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Donald Trump’s Presidency Has Helped Buchananism Achieve Prominence in GOP Politics

July 24, 2018 in Blogs

By Alex Henderson, AlterNet

It is obvious that Trump was paying close attention to the failed candidate in the 1990s.

It isn’t hard to figure out why right-wing pundit and former politician Patrick J. Buchanan has been a strong supporter of President Donald Trump: many of Trump’s ideas are also Buchanan’s ideas. And with Trump’s presidency, Buchananism—an angry, pseudo-populist mixture of xenophobia, anti-immigrant rhetoric, protectionism and hardcore social conservatism—has achieved a prominent role in Republican politics.

Although Buchanan, now 79, was a senior advisor to three Republican presidents—Richard Nixon, Gerald Ford and Ronald Reagan—his more isolationist and protectionist views set him apart from many of the neocons who influenced GOP politics in the 1980s, 1990s and 2000s. Buchanan was always a paleoconservative, not a neocon—and he had no use for the imperialist nation-building fantasies of Norman Podhoretz or Weekly Standard founder Bill Kristol.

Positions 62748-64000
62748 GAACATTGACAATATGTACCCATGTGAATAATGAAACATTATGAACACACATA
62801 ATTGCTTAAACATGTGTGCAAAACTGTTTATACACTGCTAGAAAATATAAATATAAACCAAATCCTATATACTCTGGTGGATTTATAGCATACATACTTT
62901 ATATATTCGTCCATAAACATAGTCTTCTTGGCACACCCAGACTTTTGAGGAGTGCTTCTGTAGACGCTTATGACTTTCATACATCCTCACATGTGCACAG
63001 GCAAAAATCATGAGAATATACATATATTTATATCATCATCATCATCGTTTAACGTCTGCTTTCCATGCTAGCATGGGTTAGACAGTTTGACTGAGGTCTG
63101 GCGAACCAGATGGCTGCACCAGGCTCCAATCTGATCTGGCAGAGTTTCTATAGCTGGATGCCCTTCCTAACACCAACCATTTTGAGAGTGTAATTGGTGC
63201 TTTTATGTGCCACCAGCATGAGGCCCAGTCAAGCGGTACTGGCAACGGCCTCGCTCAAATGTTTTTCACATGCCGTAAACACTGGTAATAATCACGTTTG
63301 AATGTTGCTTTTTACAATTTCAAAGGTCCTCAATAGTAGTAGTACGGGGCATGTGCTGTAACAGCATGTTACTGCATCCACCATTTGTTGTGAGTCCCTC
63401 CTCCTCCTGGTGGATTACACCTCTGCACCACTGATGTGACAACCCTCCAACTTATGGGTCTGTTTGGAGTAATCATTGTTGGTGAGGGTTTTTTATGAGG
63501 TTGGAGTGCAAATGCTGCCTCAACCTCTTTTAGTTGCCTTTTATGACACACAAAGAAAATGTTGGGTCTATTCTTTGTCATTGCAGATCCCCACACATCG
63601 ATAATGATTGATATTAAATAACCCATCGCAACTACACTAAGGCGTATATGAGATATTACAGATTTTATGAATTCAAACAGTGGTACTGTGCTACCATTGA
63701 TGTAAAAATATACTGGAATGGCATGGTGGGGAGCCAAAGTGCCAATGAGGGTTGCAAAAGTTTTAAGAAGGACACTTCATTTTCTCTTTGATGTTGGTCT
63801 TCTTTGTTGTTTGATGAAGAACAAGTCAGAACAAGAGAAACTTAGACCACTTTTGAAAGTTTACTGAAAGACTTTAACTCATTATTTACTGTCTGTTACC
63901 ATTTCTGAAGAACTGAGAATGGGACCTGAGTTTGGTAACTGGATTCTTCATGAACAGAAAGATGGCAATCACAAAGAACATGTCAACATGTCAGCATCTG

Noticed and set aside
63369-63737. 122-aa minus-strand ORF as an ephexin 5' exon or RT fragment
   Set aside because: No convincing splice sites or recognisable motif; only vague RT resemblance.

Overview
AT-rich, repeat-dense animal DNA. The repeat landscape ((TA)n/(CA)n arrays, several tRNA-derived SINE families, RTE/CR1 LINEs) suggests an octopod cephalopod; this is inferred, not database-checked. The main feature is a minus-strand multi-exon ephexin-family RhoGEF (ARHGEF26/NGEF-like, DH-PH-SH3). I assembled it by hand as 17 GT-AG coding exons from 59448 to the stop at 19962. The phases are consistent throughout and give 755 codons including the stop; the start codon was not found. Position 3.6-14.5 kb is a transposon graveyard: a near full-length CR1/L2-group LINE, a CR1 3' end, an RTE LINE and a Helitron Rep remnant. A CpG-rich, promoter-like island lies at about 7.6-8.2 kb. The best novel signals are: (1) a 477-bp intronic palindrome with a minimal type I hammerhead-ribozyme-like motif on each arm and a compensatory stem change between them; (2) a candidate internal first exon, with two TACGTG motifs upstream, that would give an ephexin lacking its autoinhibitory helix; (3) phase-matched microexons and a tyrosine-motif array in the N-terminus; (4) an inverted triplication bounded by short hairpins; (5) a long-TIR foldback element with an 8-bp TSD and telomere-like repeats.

When AM talk radio host Rush Limbaugh and others in the right-wing media were aggressively pushing for the reelection of President George H.W. Bush in 1992, Buchanan challenged Bush via a Republican primary. And Buchanan’s 1992 campaign contained many of the themes that surfaced in Trump’s presidential campaign 24 years later: fear of immigration, isolationism, severe nationalism and a belief that non-white people were invading the U.S. in droves. Buchanan, who is Catholic, shared the Christian Right’s disdain for gays and abortion but not its passion for intervention in the Middle East.

Much of the Republican establishment shunned Buchanan not only in 1992, but also, when he ran for president again in 1996. Buchanan, however, developed a small but passionate cult following—and now, it is obvious that Trump was paying close attention to him during the 1990s. 

In fact, when Trump’s presidential campaign was picking up more and more steam in 2015 and 2016, the National Review was highly critical of his platform—arguing that Trump was rehashing Buchanan’s campaigns of 1992 and 1996. 

In an August 31, 2015 article, the National Review’s Jim Geraghty wrote, “The similarities between the Buchanan and Trump agendas are pretty clear: both are harsh critics of free trade, both staunchly oppose …read more


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